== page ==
BIM: The future of construction

BIM (Building Information Modelling) is being hailed as the future of construction.  The process brings together every piece of information about a development into one place, whilst illustrating its life cycle from inception and design to demolition and materials reuse.  The aim is to ensure everyone involved in the building construction process is working to the same standards, allowing them to access information and integrate different design aspects more effectively and efficiently.  The hope is that through this process mistakes will be mitigated and conflict reduced.

BIM presents an effective way for manufacturers and suppliers to get their products in front of a much wider audience.  However, to make BIM a success and develop it even further, the industry as a whole must embrace it and engage with it correctly.

The first step is how to specify products in BIM. Fortunately when it comes to specifying products in BIM, there are a number of databases available. Possibly the best known of these is the National BIM Library although there are various smaller portals and individual company databases all of which hold details of BIM objects. 

Currently the information held in these databases is divided into four levels - 0 is the most basic with statistics being presented in a spreadsheet; level 1 contains simple objects; level 2 contains white objects and is now the mandatory level for products being used in Government projects; finally levels 3 and 4 are still in development and will produce fully collaborative project development platforms.

Communication is key

It is ironic that we currently have far better communications tools at our disposal than we’ve ever had.  However, our ability to communicate effectively has deteriorated, with many of us choosing to send numerous emails when one phone call would be sufficient.  Communication purely by email can be a lengthy process and often leads to misunderstandings and consequently, conflict.

BIM has the potential to remove this conflict.  Information about a project will be readily available to all of the parties involved, allowing them to see how they and their product or service fit into the bigger picture.  Concise product databases mean that specifications are presented in a clear and understandable way, removing any potential misinterpretation and disagreements.  BIM also enables the manufacturer to become an integral part of the integrated supply chain, providing a complete representation of the building process from conception to completion.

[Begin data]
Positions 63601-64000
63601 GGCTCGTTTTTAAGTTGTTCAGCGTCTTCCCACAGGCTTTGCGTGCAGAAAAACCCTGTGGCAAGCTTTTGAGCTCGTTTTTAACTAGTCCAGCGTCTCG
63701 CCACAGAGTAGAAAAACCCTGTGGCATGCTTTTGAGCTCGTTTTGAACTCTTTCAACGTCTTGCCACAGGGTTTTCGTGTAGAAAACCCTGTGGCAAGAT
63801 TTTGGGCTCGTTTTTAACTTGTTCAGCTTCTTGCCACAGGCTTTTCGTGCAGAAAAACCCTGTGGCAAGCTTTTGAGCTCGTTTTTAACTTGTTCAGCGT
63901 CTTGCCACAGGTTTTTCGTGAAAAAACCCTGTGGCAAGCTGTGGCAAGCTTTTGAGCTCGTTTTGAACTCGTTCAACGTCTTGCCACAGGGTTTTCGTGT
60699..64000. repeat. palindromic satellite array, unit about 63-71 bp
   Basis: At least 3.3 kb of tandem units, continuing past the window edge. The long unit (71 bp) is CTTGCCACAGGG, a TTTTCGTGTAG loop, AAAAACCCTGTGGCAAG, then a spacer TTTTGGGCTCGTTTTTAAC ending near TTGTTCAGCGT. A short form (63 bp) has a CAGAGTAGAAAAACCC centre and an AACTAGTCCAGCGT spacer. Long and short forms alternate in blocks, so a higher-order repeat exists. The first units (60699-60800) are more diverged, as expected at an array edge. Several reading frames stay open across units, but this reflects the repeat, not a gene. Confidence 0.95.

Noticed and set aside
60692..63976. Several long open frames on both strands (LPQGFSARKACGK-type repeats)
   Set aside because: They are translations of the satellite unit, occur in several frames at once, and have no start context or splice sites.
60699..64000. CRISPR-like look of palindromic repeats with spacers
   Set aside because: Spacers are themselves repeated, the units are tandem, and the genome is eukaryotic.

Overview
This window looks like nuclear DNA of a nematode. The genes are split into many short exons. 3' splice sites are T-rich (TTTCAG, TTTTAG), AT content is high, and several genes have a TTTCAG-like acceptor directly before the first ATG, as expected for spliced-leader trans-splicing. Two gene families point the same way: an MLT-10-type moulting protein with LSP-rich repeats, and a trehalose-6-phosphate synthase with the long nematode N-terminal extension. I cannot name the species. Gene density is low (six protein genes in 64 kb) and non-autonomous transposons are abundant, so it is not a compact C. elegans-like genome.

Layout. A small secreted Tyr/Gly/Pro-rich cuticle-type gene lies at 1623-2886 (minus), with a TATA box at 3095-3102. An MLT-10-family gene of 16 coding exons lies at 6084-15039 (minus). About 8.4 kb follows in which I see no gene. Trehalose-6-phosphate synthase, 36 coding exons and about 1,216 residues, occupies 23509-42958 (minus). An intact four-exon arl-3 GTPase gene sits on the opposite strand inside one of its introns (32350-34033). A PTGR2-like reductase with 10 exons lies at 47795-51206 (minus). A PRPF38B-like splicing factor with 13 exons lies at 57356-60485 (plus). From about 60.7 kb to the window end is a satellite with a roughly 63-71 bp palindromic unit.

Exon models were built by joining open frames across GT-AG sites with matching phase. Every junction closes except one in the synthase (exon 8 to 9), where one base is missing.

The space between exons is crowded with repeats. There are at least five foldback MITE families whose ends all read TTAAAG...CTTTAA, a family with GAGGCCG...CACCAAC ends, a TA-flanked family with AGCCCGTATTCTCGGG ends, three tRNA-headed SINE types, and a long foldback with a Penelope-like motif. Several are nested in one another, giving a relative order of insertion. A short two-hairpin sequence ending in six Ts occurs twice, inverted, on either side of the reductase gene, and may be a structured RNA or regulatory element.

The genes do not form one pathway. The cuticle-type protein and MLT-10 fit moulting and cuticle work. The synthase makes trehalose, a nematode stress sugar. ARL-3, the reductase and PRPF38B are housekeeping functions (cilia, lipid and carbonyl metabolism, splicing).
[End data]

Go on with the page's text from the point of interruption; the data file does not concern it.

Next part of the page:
However, again this is only achievable if everyone involved in the building process supports and contributes to BIM.

Potential product development

Although BIM is still in its infancy, developers are already looking at taking the next step with the introduction of Smart BIM.  Smart BIM will enable users to monitor the entire lifecycle of a building and its surrounding area, from how many toilet seats are used over a particular time period, to which area of the building is most hazardous in terms of trips and falls.  Not only will this information help to reduce costs, but it will also help to create safer, more efficient environments and may lead to new product development.

For example, through Smart BIM a manager of a supermarket may have noticed an increase in collisions in a particular area of the shop car park.  This will prompt them to investigate the problem and determine the cause, for example the car park layout or the surface material used.  In turn, this will lead to the development and installation of solutions to rectify the issue, such as higher skid resistant paving or traffic calming systems. 

Sustainable Drainage Solutions, or SuDS, is an example of where Smart BIM may come into its own. 

Prevention rather than cure

SuDs are a topical subject at the moment, with the floods of last year prompting an increased interest in the prevention of flooding.  Smart BIM should enable developers to establish where SuDS are needed, whether that is in a car park where standing water could potentially turn to ice and cause accidents, or in a new housing development where excess water could trigger localised flooding.

The benefit of identifying these risk areas at the outset is invaluable, allowing architects, contractors, suppliers and manufacturers to plan more effectively rather than having to retrospectively resolve an issue.

Again, all the above can only happen if information about a building or project is being fed back into the BIM system in the first instance.

BIM – the smart future?

BIM, particularly Smart BIM, has the potential to revolutionise the construction industry.  The complete integration of the supply chain and the ability to monitor a building’s life cycle from creation to conclusion will help to greatly reduce conflict and excess.  However, there is still a way to go.  As levels three and four of product specification have not yet been crystallised there is a potential risk that the system will get so far and then grind to a halt.  The speed at which BIM has been brought to market may also mean there are a few teething problems which need to be overcome.  However, ultimately the responsibility for BIM’s success lies with the industry and its ability to engage and utilise it correctly.  If this is achieved, the possibilities are endless.